Most of us have a tendency, I think, to visit museums like they are all you can eat buffets. You know, there is all this food and you've got to have some of everything or you'll feel cheated. At a museum we don't want to miss something really good -- especially if you think you won't be able to return. So you're worried that you'll come home from your trip to London where you visited the Tate and somebody will ask if you saw Monet's Water Lilies and you'll have to say "No" and then they'll spend 10 minutes telling you all about it.
But when you do that everything becomes a blur or maybe, like when Karen and I visited the new Whitney last week, you walk away overwhelmed and drained. (The new Whitney is amazing.) So this time I figured I'd spend more time with fewer pieces. I immediately went to the far northwest corner of the museum. I glanced around and saw Andrew Wyeth's Winter. It is amazing and has the added advantage of being placed near a bench where I could sit, contemplate and write in my little Moleskine.
Nearby is a Jacob Lawrence called Forward from 1967. It is a great companion to the Wyeth. Here it is Harriet Tubman pushing the escaping slaves forward to freedom, playing the role of the hill in Winter.
She is shoving the man forward, a revolver in hand. He's enormous, strong, and terrified, hiding his facing with his immense hand. The colors are bold and the shapes blocky without the detail of the Wyeth. To me the man is the compelling figure, the lines of his ribs, the splayed hands themselves viscerally showing both his physical strength and his terror.
This vision of humanity, of fear, of tragedy, of strength, of heroism, of courage, of determination, of fearlessness both breaks my heart and gives me hope.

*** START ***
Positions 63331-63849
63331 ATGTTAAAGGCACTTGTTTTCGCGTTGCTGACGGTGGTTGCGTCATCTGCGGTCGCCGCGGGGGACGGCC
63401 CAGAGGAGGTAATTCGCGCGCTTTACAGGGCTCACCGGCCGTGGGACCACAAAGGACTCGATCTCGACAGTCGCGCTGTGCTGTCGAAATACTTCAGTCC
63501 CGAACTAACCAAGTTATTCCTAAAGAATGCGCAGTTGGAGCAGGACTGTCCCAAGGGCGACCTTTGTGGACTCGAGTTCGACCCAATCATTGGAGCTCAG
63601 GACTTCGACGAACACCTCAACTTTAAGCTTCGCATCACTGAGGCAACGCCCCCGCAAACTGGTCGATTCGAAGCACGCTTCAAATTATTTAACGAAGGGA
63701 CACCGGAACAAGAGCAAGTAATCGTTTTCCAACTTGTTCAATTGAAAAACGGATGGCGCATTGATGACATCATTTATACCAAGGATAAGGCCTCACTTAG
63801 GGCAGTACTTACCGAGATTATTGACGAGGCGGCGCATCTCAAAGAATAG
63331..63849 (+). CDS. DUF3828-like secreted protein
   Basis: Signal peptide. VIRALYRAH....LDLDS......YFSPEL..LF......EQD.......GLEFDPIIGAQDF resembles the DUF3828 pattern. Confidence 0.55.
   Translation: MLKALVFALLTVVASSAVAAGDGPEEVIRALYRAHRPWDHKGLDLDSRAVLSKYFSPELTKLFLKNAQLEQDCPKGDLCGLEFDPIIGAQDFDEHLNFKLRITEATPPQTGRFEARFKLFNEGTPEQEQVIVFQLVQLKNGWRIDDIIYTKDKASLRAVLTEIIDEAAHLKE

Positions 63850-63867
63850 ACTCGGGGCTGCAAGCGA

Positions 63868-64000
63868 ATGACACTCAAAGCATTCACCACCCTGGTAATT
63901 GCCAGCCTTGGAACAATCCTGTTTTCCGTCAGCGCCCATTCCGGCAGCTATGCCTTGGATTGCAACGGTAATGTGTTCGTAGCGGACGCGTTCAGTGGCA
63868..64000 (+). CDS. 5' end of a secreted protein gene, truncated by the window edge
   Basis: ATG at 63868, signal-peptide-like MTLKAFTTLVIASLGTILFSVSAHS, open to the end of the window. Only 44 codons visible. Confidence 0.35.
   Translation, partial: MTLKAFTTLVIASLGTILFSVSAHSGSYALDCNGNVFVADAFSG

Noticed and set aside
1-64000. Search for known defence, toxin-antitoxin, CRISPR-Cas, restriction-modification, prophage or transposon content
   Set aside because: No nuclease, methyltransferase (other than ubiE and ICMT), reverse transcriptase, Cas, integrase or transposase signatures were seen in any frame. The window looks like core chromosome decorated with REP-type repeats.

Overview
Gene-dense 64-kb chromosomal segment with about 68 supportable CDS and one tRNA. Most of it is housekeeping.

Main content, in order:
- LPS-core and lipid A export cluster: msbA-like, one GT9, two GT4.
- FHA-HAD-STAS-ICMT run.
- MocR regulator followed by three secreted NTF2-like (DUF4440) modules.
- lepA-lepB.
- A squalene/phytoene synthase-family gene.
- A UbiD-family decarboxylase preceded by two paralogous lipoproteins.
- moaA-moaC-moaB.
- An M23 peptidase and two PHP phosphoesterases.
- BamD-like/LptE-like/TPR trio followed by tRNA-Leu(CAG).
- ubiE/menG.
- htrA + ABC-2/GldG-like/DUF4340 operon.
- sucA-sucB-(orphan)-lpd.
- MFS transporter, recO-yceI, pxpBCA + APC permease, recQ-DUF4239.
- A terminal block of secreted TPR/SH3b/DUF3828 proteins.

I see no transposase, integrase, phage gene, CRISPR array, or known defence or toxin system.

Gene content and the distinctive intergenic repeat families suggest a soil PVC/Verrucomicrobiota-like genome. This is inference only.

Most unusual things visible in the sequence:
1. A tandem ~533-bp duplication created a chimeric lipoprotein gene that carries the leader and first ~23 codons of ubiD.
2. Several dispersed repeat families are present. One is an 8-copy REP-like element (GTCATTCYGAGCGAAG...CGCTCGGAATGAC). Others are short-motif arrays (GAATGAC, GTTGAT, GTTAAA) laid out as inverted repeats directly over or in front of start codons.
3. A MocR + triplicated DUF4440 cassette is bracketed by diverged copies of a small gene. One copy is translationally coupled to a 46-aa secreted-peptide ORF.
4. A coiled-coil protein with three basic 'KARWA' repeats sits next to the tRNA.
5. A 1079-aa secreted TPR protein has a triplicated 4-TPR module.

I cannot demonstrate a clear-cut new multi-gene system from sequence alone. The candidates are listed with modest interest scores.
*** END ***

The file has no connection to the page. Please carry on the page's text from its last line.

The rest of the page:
I felt maybe there was a piece to create a triptych with the Wyeth and the Lawrence so I walked around, glancing here and there. And then I saw it, a John Singer Sergeant of the Flight from Egypt,
Here the forward motion is provided by lonely Joseph, staff in hand, his arm around Mary. We see Mary, her face shrouded, a shawl around her head. She holds Jesus, the child's head merely a shape but lighter and with a halo.
The donkey, his head nearly dragging the ground, appears gaunt and deadly tired, stumbling down the path, his massive ears just more weight to carry.
Joseph is held up by his staff, Mary by Joseph, Jesus by Mary, and the donkey by force of will and necessity. Joseph's face looks obscured but on closer examination quite detailed, his nose, his beard, and the holes of his eyes amazingly evocative. Again, like the Wyeth and the Lawrence, a sad, beautiful, and contemplative composition.
I spent an hour plus with the three pieces. By doing so they became more than canvas and paint and more than beautiful works of art. They told me three stories that reflect the best and worst of humanity. Stories that made me think. Images that made me sad and feel intensely alive.